About Mark

Personal Purpose Statement:mark1

“To challenge the limitations and expand the possibilities.”

My LinkedIn.com profile / online resume.

Memorable Experiences:

All of us are the sum our memorable experiences. Here a few of mine. (In no particular order)

A partner and I co-facilitated a team at a supplier as they worked for three months to understand their real issues, develop a vision of what was possible, and a plan to put it into practice. One of the few teams I have seen actually make it to the “Performing” stage where things were just clicking.

As a 22 year old 2nd lieutenant – having a 30-something soldier come to me for advice about a personal problem.

Designing a marketing “pick-up” brochure and simple companion web site for a Chinese friend’s language school – and watching her business increase 10x over four weeks. (The marketing focused on the customer’s experience rather than the school.)

t1Working with people in Korea, Scotland, Germany, France, China, England, Japan, Canada, Mexico and across the USA all trying to make things better for their companies and organizations. The cultures may be different, but the core issues are pretty much the same.

Working as a volunteer team coach in personal growth seminars. Realizing the power of just asking questions so that people can see the solutions they already have.

Teaching Boeing’s “World Class Competitiveness” course a dozen or so times to 2nd shift factory workers not only helped me truly understand the basics, I also got a good understanding of the people issues involved. I found, in most cases, “resistance” was less about what was being presented and more about whether management was credible in their commitments.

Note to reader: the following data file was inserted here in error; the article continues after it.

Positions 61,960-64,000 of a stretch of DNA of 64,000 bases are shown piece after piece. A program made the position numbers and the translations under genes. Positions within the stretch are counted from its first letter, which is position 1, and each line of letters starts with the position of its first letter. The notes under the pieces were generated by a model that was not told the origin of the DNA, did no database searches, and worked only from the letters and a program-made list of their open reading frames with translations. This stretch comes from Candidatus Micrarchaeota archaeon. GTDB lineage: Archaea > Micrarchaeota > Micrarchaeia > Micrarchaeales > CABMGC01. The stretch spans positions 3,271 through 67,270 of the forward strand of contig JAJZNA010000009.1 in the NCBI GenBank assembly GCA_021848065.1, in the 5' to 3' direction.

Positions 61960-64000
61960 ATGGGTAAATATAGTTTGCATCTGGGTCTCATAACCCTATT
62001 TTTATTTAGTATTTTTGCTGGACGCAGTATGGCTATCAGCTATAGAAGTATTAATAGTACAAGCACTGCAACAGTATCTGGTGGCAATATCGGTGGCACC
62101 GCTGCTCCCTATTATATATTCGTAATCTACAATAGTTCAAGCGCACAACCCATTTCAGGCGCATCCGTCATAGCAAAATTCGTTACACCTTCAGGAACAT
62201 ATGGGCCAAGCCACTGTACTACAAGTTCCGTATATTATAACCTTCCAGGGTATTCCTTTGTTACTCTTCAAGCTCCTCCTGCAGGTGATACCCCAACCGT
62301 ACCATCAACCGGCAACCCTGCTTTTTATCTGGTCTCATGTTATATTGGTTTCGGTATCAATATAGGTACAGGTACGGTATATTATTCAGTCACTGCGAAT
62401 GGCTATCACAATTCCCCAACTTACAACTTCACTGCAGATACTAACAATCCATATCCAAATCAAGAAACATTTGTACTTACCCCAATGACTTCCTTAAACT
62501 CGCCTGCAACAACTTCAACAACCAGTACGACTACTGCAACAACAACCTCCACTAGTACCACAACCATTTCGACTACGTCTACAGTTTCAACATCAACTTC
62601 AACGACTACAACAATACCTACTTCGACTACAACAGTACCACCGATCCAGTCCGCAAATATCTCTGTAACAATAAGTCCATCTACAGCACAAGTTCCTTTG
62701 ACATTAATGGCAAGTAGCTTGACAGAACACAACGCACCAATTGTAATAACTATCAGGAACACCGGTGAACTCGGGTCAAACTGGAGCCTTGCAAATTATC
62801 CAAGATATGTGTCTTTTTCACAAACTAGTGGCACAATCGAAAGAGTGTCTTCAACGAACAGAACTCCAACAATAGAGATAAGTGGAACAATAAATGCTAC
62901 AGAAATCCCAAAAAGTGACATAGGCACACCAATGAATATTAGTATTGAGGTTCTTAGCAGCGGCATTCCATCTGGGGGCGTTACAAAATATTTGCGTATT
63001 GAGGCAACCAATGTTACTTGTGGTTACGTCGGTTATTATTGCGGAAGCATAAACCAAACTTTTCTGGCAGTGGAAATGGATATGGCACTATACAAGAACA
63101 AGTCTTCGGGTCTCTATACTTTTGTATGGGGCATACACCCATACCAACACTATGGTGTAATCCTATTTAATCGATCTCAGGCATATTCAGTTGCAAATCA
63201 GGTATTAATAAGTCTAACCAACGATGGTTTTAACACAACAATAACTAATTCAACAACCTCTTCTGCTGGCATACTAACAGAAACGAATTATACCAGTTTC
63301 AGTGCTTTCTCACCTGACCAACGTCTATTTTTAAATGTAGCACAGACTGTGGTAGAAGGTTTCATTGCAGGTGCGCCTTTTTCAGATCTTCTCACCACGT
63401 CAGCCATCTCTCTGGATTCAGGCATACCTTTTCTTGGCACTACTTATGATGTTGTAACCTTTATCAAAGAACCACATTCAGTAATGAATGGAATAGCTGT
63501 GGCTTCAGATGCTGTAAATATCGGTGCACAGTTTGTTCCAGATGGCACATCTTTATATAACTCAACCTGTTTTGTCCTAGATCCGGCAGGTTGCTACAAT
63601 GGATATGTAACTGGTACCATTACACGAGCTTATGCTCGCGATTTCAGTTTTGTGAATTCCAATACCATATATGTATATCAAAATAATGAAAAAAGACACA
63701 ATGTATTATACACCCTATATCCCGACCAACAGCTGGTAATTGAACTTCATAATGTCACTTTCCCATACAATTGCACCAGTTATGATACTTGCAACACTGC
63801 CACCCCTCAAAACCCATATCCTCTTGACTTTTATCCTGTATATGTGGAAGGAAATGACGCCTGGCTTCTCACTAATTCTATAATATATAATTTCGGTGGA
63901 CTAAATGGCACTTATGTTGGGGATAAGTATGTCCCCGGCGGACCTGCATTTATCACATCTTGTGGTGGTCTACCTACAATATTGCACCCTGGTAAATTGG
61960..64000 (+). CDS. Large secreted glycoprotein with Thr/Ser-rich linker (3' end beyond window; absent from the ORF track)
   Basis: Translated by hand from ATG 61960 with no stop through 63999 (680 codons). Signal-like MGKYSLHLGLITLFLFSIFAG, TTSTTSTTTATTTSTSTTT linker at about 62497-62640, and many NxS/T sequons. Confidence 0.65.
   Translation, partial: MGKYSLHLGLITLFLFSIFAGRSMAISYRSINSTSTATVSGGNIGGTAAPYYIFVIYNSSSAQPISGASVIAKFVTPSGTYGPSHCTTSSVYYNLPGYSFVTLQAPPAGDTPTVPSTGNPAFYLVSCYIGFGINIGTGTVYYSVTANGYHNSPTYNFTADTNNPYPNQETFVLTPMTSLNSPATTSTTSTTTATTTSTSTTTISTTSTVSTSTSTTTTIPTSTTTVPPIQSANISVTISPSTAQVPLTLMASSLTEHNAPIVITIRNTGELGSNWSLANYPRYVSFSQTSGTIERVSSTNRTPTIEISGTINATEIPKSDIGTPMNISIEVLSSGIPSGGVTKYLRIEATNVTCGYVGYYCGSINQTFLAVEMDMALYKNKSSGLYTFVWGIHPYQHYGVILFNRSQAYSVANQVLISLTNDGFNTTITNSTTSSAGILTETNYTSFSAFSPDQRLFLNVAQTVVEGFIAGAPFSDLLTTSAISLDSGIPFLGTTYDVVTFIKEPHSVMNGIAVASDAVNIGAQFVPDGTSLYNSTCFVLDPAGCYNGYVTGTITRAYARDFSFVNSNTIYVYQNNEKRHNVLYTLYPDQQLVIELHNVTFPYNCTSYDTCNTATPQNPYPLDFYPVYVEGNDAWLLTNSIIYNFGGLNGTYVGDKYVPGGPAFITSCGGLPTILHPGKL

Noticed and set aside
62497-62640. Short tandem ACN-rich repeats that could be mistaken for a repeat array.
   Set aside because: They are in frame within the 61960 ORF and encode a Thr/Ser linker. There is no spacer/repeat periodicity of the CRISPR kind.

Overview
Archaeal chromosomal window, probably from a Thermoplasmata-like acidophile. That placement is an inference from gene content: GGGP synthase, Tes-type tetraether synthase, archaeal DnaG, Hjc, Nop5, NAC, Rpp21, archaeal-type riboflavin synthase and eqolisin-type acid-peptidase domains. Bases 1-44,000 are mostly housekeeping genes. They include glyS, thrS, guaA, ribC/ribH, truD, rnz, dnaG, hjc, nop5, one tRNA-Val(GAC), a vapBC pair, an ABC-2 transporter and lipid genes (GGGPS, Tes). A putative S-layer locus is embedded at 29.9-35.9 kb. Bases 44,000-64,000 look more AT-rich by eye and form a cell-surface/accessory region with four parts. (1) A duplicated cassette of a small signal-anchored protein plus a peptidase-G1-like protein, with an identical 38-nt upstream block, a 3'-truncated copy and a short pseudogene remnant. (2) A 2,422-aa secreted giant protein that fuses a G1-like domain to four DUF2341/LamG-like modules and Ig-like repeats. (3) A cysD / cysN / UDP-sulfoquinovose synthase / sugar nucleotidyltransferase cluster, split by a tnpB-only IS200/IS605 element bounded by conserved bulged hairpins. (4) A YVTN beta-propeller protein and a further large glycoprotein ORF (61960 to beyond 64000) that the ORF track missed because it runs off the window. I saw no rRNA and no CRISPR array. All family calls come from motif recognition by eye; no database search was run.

goIn the 82nd Airborne, having a soldier confide in me that he was scared to death when we jumped… and seeing his relief and understanding when I told him everybody on the plane was as scared as he was. There is no such thing as “fearless.” Courage is about overcoming the fear and doing it anyway. It is about trust in yourself, the people around you, and (in this case) your equipment. (Parachute accidents were very rare. But the logical statistics are not that comforting when you heading for the open door of a C-130 at 800 feet.)

Having to wake up a 20 year old soldier in the barracks at 2:30 am to tell him his father had died suddenly. Having him on a plane home from Germany by 10 am.

Creating an application on a primitive DOS based network that did things the I.T. experts said couldn’t be done.

Leading a supervisor through problem solving in about 10 minutes by only asking him questions. My experiment in pure Socratic teaching.

Taking over a tank battalion motor pool (100 soldiers) in Germany. They had just gone through a major reorganization, or actually, a dis-organization. Soldiers were working 60 hour weeks and Saturdays, privates didn’t know which sergeant they worked for, and there were other issues. Over the next 14 months we got the work down to 40 hour weeks, and gave them their weekends back (at least when we weren’t in the field.. then it is 24/7). Our operational readiness numbers improved to the point where if we had a tank “down” on Friday afternoon, as long as we could get it up and running in an hour (in case of an alert), we could take the two day “hit” on our numbers and let it go over the weekend. We did this by rigorously applying preventative maintenance; organizing a system for processing reports of problems and tracking resolution; developing a routine for routine maintenance; moving the tool truck down to the maintenance line so the mechanics didn’t have to walk 100m every time they needed something; getting the repair parts stocks under control with (what I discovered much later) was a crude kanban system.

Living in Seattle and coincidently bumping into a friend I had known in Indianapolis when we were in 6th -10th grade. Reconnecting with him after 30 years. My oldest current friendship.